Pulitzer Prize winner Michael Chabon says that ideas are like bright light bulbs filling room after room. The lights entice him to distraction. His challenge is to figure out which one is worth his time and energy. My experience with these "light bulbs" is different...
In last week’s post But What’s the Because?, I pondered writerly reasons for blogging or for sharing other types of writing with the world.
Apparently, ideas have turned all theme-y in my brain — because here I am, blogging about them again. This time, I’m drawing inspiration from Patrick Ross’s terrific post about Pulitzer Prize winner Michael Chabon.
Chabon says that ideas are like bright light bulbs filling room after room. The lights entice him to distraction. His challenge is to figure out which one is worth his time and energy.
My experience with these “light bulbs” is different. Here are some of the thoughts I shared when I commented on Patrick’s post:
For me, getting ideas is like wandering from room to room in a ginormous mansion. Sometimes, there’s a bright light that draws me to a particular room. I go in and follow that one light to wherever it leads me. When I’m finished in that room, I leave it and go on to the next bright light.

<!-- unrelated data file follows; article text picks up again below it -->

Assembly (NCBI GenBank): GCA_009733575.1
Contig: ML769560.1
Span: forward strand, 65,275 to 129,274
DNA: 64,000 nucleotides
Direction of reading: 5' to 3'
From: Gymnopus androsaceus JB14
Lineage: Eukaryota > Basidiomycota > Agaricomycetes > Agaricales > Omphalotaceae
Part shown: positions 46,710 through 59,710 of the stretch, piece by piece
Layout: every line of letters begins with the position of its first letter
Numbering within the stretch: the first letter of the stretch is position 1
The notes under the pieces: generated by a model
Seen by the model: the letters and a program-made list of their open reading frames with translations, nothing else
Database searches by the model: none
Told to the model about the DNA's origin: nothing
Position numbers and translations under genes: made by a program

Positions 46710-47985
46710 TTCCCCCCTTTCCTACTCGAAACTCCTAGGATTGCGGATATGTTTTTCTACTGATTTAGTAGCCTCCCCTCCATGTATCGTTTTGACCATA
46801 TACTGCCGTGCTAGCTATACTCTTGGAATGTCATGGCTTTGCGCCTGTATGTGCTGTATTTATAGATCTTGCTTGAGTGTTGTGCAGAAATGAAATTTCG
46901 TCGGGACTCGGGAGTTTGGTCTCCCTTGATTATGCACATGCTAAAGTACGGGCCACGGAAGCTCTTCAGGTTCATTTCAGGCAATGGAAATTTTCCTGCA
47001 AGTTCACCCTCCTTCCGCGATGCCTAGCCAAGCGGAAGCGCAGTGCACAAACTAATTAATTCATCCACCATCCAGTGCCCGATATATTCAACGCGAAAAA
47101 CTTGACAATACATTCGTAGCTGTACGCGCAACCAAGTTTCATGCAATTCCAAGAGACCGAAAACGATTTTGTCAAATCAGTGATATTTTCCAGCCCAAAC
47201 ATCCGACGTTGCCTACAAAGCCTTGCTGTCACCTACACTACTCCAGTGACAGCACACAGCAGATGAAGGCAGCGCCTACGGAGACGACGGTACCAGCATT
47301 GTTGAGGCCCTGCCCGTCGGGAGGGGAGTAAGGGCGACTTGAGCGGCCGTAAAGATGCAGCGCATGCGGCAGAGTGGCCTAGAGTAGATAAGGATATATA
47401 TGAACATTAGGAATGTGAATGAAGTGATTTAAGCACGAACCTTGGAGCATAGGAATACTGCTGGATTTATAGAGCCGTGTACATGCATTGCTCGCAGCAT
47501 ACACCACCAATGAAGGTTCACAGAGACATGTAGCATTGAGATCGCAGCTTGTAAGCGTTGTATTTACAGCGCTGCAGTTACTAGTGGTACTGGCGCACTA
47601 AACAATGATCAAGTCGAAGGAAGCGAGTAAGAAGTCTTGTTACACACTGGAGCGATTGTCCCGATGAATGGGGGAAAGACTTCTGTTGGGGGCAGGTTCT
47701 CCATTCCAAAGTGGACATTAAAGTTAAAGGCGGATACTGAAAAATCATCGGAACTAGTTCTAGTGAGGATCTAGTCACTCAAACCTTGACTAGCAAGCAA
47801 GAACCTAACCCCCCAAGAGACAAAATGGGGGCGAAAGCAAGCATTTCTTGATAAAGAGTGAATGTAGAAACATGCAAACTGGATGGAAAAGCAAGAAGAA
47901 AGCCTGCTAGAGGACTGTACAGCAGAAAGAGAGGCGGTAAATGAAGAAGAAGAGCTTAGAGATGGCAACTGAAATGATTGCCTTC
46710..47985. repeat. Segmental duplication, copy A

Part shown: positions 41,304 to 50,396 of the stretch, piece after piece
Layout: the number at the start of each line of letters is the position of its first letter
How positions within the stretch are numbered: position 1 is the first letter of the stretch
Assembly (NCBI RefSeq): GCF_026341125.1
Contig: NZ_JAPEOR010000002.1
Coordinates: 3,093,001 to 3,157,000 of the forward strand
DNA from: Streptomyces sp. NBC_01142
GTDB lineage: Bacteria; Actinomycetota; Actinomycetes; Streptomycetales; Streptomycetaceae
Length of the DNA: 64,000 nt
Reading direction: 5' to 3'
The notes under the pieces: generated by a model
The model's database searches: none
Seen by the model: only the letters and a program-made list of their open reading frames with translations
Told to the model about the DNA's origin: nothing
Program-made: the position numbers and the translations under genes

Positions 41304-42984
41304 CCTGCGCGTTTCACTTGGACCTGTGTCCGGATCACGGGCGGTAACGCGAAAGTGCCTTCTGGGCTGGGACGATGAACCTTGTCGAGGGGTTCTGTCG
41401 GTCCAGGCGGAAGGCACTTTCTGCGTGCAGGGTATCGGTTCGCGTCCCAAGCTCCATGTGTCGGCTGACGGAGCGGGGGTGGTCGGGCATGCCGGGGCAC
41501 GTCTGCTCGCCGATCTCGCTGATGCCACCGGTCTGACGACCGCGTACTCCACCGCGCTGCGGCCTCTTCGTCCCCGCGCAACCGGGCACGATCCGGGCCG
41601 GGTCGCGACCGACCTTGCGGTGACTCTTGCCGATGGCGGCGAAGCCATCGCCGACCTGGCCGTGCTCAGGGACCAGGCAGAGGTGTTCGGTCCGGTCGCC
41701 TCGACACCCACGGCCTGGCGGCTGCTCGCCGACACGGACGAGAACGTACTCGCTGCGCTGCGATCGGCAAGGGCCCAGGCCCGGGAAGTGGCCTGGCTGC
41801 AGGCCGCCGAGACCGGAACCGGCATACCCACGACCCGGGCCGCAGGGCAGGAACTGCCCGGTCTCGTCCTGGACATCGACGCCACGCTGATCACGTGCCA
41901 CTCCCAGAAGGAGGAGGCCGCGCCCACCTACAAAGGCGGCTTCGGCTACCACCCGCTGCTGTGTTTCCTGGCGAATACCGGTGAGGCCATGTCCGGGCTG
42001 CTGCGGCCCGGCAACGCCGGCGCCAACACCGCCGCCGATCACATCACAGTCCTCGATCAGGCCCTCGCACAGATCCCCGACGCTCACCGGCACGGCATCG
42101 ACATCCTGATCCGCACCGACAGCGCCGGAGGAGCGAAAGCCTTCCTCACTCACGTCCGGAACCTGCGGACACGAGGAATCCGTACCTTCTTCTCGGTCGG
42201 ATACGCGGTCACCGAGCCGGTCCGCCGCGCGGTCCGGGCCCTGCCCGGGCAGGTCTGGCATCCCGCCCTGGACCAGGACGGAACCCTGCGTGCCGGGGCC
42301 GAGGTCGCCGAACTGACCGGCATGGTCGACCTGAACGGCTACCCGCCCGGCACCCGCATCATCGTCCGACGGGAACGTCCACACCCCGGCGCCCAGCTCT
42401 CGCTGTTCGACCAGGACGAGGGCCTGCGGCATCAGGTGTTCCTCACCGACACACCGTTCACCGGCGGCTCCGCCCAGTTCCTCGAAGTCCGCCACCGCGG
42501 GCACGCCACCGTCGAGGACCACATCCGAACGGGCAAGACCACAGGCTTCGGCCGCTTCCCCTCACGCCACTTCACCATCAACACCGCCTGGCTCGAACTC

Some lights are dimmer than others — so I know not to enter those rooms until later (i.e. I put those ideas aside for the time being).
Sometimes, one of the rooms lacks a light. Illumination might spill from another doorway, just barely touching the threshold of the darkened room. But there’s no light burning in that room, so I know not to enter it…
…unless I’m feeling particularly adventuresome and want to challenge whatever might be lurking in the darkness. ; )
Challenge the darkness? Do I dare?
You better believe I do.
I’ve got all the tools I need in that dark room. The skills I’ve learned and practiced. The passion in being created to create. The love for my craft. The fellow creatives God has blessed my life with.
If there’s potential for the light of idea to dispel the darkness, then it’s worth it to me to stay in that dark room and coax the light into it.
I just have to remember who I am and who I was created to be.
Sometimes, all I have to do is screw in the light bulb.
How do you relate to Chabon’s light bulb metaphor?
What’s your greatest challenge in following the creative light?
What is the creative darkness you fear most?